The Surprising Journey from Italian Winemaker to your Wine Glass

This is the first of my 3-part series on the remarkable journey that Italian wines make from the winemaker’s cantina all the way to your wineglass.

Be sure to sign-up here and I’ll send you a note when I publish parts 2 and 3 of this series. Cheers. ~Michael


Glorious Brunello di Montalcino.

What's not to love about a delicious bottle of Brunello, lovingly crafted by a winemaking family with generations of history growing and producing Sangiovese wines along the hillsides of tiny Montalcino?

Lots of back breaking work goes into producing every bottle. But once the wine is bottled, labeled and ready to share with winelovers here in the US, how does the wine make it’s way to your wine glass?

The journey is quite remarkable, and even has links back to the days of Prohibition.

Promoting works of art.

Buying Italian wine from a winemaker isn’t simple. It’s not "just business," you need a personal relationship with the winemaker

The Italian winemaker wants to know that his Importer will take good care of his wine, market it well, and get it into the hands (and wine glasses) of winelovers everywhere.

With so many great wines available here in the states, a smart winemaker wants to be sure their Importer will give his prized wine plenty of attention and promotion.

A journey of 8,000 miles.

OK, let’s say that that a Brunello winemaker and an Importer hit it off, and they want to team up in moving wine from the winemaker’s cantina in Italy all the way to the store shelves in US wine shops & liquor stores, and then into a Brunello lover's hands.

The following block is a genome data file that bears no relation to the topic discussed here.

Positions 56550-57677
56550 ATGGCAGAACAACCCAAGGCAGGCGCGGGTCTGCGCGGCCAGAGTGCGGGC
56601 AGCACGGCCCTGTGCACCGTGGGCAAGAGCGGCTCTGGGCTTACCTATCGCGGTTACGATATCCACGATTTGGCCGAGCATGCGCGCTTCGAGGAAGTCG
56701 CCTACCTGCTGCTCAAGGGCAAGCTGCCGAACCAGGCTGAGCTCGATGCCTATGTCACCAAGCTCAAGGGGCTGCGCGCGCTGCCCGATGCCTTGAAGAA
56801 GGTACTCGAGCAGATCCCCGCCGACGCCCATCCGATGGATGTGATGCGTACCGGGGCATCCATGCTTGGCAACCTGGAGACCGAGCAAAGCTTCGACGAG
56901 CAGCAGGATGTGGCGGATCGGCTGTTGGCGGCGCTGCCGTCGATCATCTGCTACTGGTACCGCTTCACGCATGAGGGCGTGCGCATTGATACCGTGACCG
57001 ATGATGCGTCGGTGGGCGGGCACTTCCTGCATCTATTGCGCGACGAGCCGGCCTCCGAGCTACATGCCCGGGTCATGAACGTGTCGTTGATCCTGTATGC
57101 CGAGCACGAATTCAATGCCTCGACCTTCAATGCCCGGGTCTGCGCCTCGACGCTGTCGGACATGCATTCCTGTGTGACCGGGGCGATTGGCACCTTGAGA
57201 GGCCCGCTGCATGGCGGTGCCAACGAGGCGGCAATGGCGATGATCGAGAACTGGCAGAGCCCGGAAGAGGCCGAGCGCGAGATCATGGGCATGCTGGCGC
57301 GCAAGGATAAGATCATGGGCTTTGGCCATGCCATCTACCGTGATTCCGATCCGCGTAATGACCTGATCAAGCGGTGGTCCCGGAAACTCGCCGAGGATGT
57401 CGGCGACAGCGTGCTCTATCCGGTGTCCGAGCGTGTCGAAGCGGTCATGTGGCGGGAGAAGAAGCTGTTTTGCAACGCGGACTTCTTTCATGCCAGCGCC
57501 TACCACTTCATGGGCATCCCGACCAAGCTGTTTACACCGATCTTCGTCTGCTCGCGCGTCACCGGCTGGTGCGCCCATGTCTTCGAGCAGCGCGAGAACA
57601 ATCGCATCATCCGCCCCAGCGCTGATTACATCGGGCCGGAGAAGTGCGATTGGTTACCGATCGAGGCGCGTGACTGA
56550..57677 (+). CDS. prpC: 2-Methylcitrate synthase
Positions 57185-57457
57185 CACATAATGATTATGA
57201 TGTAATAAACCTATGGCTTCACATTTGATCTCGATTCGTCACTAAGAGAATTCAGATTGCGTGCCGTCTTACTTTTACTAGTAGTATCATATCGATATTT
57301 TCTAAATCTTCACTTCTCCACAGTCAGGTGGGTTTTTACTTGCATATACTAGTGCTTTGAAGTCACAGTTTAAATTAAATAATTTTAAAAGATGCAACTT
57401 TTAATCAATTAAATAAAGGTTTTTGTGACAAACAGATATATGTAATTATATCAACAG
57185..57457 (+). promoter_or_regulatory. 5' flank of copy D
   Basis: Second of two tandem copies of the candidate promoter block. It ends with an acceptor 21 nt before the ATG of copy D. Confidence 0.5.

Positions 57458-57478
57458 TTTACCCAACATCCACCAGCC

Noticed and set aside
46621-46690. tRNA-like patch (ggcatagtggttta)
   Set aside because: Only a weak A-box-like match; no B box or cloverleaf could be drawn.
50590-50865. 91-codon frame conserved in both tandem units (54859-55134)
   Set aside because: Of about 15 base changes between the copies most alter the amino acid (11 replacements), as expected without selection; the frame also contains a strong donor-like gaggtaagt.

Here’s where all of the logistics kick in. Once the wine is bottled, labeled, boxed-up and put on pallets, the Importer starts the process of moving wine through the system. This is largely invisible to winelovers, yet it’s quite intriguing and mired in Prohibition heritage.

Most bottles of Italian wine in your local wine shop, liquor store and restaurants travel through the American 3-Tier Alcohol Distribution System.

What is the 3-Tier system? That's a relic of the days of Prohibition, where our state governments wanted to keep organized crime out of alcohol distribution (and to collect more taxes).

Here’s how your favorite bottle of Brunello makes its way through the 3-Tier system:

  • The winemaker first sells his Brunello to an Importer (Tier 1)
  • Then the Importer sells the wine to a Distributor (Tier 2)
  • Then the Distributor sells the wine to a wine shop or restaurant (Tier 3)
  • Then the wine shop or restaurant sell it to you.

Three parties (Tiers) handle your Brunello before you can pop the cork.

In most states, these "handlers" of your wine (the Importer, the Distributor and the retail/restaurant) are required by law to be independent companies, with no common ownership. That means the Importer can't own a retail shop, for example. With that 3-Tier structure, a state can be sure that no single company controls the full distribution path of alcohol.